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The variation of excess base with depth in the English Channel with reference to the seasonal consumption of calcium by plankton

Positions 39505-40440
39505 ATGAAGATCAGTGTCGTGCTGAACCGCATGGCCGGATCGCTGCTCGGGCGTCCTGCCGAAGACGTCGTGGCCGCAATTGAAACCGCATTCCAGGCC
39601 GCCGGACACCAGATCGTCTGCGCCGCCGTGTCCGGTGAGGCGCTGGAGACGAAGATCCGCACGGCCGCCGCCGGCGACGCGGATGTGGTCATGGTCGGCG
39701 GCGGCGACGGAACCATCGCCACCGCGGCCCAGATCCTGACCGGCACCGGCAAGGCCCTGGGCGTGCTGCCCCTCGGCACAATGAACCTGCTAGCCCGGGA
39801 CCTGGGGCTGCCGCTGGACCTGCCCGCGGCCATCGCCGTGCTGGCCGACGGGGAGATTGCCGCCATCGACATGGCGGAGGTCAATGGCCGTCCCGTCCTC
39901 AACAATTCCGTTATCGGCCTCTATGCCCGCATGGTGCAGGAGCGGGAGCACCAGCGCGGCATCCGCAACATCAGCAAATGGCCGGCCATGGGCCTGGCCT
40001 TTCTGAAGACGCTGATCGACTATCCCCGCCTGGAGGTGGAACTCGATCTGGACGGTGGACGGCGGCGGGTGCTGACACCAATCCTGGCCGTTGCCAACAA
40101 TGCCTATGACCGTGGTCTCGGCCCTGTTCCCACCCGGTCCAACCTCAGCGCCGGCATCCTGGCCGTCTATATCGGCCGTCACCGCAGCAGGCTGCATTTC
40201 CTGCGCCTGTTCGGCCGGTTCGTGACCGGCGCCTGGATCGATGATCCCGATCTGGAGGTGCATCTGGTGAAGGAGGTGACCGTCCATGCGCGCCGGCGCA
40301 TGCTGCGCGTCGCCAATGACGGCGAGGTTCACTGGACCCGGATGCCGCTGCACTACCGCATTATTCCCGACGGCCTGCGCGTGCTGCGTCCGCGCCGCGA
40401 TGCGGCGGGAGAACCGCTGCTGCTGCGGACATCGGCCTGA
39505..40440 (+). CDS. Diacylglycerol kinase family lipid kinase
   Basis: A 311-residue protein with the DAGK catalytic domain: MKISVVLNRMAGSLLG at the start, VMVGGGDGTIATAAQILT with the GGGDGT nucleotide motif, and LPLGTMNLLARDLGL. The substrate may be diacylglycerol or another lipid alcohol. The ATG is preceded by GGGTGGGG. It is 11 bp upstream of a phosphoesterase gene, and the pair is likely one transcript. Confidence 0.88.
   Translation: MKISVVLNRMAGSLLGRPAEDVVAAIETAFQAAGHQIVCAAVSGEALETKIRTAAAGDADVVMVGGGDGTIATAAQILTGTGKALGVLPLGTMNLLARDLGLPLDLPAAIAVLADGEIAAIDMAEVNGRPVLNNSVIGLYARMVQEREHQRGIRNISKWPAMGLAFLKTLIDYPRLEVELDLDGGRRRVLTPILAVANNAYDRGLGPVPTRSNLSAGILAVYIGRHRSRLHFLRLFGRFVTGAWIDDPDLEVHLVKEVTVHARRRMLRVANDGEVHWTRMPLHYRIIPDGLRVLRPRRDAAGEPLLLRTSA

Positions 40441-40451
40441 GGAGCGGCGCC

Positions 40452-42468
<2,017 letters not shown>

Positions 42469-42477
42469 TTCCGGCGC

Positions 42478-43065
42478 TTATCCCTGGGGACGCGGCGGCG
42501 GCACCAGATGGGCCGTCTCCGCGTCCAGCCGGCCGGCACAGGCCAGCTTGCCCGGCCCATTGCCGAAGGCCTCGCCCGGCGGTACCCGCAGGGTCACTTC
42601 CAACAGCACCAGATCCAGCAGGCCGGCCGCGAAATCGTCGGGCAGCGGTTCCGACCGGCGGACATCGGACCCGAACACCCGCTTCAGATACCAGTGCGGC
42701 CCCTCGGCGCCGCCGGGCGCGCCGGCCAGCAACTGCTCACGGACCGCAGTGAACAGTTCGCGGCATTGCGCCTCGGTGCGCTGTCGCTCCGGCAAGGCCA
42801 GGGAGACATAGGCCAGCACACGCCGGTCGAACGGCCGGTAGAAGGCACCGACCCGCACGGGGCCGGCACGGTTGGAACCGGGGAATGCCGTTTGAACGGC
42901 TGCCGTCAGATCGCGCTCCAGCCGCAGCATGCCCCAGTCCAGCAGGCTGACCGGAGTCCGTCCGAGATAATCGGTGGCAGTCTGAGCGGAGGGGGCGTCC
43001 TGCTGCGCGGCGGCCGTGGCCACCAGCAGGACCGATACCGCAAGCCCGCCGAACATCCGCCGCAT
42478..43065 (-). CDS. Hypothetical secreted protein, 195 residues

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(1)[ 747 ]. The Variation of Excess Base with Depth in the English Channel with reference to the Seasonal Consumption of Calcium by Plankton. By L. H. N. Cooper, Ph.D., Assistant. Chemist at the Plymouth. A.I.C., Laboratory.. SINCE excess base or titration alkalinity increases with increasing . excess base .. . .fi 1 h d b W b h " ch onmty, t e ratIO, chi..onmty , terme y atten erg t e speC! c alkalinity," is the most suitable quantity to consider when determining whether or not excess base varies with depth or from time to time. Wattenberg (5) has shown that a marked increase occurs in the great ocean depths immediately above the bottom. There is at present no evidence, other than that found by the writer (2), for the English Channel in the summer of 1931, to suggest any variation of excess base in shoal water on the continental shelf and away from thp influence of large rivers such as appear ~o affect the Heligoland Bight (Zorell, 6). The variation found in 1931 was small and of the order of the experimental error of any one pair of observations. To overcome this difficulty, statistical methods were applied to the grouped results obtained from similar depths during the summer and early autumn of 1931. The differences found between the specific alkalinities of the surface and bottom waters were several times the standard errors. The conclusions, however, were open to criticism in that the experimental results were not designed for statistical treatment. In the summer of 1933 the problem was attacked somewhat differently. From each sample, contained in a number of 170 m!. standard sample bottles, about six to fifteen sub-samples, each 100 mI., were analysed for excess base by the method of Wattenberg (4) which had been used in 1931. It is generally recognised that in making a series of consecutive determinations on one quantity, the later results may not be independent of the earlier. Particularly in reading a burette there is a tendency to " adjust" the value read in accordance with the knowledge already gained on the sample. To overcome this, analyses of sub-samples of different samples were carried out in a haphazard sequence in flasks marked by a reference letter only, so that the origin of the sub-samples.